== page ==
He described the Shanghainese as highly entrepreneurial and adaptable, and noted many have accumulated a lot of money. “Now, they are at the stage where they have to think about how to keep it safely for a long time,” Zhang, a member of the Mayor’s Task Force on Immigration, said. “One of the strategies for them is to diversify, and to move some of those assets to a safe haven. Vancouver is one of the best choices.”
In his home country, Zhang worked at a municipally funded think tank called the Shanghai Academy of Social Science. While he liked his job, he worried about how his son might fare in China’s super competitive schools. So his family immigrated to Canada in 2000 in time for the boy to attend Grade 1 in Vancouver, and this year, he graduated from high school.
“I don’t like the Chinese education system,” Zhang admitted. “They teach students how to manage the examinations to get the high score, but they don’t learn how to behave in a society.”
Zhang said that Shanghai residents sometimes immigrate to Canada to escape pollution in their increasingly crowded city. According to the Shanghai Population and Family Planning Commission, the population increased 35 percent between 2000 and 2010, to 22.2 million. Zhang wrote a paper revealing that there were 6,121 Canadians living in Shanghai in 2009—about four percent of the city’s population of foreigners.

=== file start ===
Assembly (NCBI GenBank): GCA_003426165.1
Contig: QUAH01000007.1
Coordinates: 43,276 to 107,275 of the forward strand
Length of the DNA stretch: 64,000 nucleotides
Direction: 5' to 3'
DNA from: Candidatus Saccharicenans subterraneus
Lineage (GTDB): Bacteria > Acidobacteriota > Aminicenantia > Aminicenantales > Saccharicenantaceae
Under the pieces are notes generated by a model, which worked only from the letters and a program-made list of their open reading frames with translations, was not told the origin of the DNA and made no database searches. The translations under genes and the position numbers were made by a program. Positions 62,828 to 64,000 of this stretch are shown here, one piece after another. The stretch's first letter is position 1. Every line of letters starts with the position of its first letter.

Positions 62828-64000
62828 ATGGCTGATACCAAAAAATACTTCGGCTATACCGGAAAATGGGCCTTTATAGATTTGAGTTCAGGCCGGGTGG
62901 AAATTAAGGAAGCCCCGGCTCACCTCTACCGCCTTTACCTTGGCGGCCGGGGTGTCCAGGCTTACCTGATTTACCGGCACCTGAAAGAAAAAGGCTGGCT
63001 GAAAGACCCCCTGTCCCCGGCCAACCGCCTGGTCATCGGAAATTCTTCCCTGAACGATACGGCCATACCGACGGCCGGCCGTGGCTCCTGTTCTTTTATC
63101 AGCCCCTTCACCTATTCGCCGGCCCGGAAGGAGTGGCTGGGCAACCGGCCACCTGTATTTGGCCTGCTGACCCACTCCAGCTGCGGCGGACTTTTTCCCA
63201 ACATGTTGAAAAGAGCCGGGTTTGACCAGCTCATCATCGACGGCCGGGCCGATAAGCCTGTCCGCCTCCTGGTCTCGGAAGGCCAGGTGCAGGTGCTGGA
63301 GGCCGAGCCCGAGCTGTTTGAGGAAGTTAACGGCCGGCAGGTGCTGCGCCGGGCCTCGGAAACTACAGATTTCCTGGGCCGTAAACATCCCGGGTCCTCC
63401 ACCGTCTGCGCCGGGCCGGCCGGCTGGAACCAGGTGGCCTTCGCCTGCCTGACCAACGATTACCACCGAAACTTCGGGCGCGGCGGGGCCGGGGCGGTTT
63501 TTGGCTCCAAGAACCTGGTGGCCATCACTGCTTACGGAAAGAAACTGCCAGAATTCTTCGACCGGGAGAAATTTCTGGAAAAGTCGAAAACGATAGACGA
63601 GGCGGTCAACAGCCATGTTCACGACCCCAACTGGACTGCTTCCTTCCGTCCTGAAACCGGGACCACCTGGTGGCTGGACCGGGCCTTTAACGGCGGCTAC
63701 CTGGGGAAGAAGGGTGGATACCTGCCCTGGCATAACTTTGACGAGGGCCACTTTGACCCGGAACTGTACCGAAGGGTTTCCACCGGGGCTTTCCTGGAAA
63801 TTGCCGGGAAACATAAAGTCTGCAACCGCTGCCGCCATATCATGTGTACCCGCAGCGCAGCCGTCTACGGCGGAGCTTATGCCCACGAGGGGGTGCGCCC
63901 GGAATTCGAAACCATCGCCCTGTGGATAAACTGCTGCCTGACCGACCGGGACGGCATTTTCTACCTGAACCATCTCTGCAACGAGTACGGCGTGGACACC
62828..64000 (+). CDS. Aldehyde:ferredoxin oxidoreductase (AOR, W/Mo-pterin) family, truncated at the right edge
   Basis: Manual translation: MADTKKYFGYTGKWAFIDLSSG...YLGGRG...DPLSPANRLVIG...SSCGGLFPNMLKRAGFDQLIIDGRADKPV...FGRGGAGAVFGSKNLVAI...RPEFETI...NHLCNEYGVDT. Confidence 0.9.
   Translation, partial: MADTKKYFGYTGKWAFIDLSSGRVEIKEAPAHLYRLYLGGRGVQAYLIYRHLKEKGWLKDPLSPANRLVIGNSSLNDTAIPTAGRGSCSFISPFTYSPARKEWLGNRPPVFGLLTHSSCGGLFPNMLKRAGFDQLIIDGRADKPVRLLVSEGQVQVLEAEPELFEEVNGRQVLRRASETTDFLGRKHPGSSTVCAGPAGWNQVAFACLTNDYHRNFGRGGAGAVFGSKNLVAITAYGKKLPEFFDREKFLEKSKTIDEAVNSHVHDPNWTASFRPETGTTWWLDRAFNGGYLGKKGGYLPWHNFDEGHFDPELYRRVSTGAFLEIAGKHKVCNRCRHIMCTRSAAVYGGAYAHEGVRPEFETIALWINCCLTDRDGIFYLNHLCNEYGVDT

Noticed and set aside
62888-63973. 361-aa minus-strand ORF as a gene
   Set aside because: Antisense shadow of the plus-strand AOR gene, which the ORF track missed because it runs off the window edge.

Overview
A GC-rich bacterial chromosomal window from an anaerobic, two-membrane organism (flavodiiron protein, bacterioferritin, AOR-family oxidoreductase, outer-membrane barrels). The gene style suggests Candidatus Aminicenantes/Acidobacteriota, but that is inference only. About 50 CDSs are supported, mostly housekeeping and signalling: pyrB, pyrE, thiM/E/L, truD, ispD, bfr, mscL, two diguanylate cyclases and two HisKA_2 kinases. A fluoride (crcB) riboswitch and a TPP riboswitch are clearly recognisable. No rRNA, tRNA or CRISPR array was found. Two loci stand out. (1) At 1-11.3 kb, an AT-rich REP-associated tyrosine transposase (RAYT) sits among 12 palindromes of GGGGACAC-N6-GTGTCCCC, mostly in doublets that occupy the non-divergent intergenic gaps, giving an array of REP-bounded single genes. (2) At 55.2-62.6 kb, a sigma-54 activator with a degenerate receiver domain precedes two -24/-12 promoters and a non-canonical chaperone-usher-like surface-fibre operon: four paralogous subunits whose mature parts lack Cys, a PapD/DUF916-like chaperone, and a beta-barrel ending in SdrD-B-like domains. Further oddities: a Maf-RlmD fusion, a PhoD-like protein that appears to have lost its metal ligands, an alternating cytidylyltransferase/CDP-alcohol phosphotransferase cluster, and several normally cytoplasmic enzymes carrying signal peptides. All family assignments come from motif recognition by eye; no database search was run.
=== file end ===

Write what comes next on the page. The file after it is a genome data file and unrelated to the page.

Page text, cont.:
In light of all the immigration from China, it shouldn’t come as a surprise that there’s been an explosion in the number of Mainland Chinese restaurants in Vancouver. Ru Lin Zhang, the Shanghai-born chef at Lin Chinese Cuisine and Tea House, told the Straight through a translator that when he moved to Vancouver about 20 years ago, there were only four or five Shanghainese eateries in the Lower Mainland. Now, he estimates there are at least 40 or 50.
“The people there like to eat very fresh food, which is sometimes sweeter than other Chinese food,” the chef said of Shanghai.
When asked for his favourite dishes, he mentioned honey prawns, smoked duck, juicy dumplings, and something he called the “happy family hot pot”.
The British turned Shanghai into a “treaty port” in 1843, which resulted in other western countries creating footholds and giving the city a much stronger international orientation than other areas of China. It has continued until this day as China’s primary commercial and high-fashion centre, though many of the businesspeople, including Ip’s father, fled to Hong Kong after the Communists took over in 1949. Ding pointed out that from 1949 to 1980, Shanghai was responsible for about 70 percent of China’s revenue.
“Shanghai people are proud of their contribution to the country,” he said.
Because of the city’s importance to the Chinese economy, former dictator Mao Zedong did not pursue the Cultural Revolution with as much zeal in Shanghai, according to Ding. But not everyone was spared being forced to move into the countryside.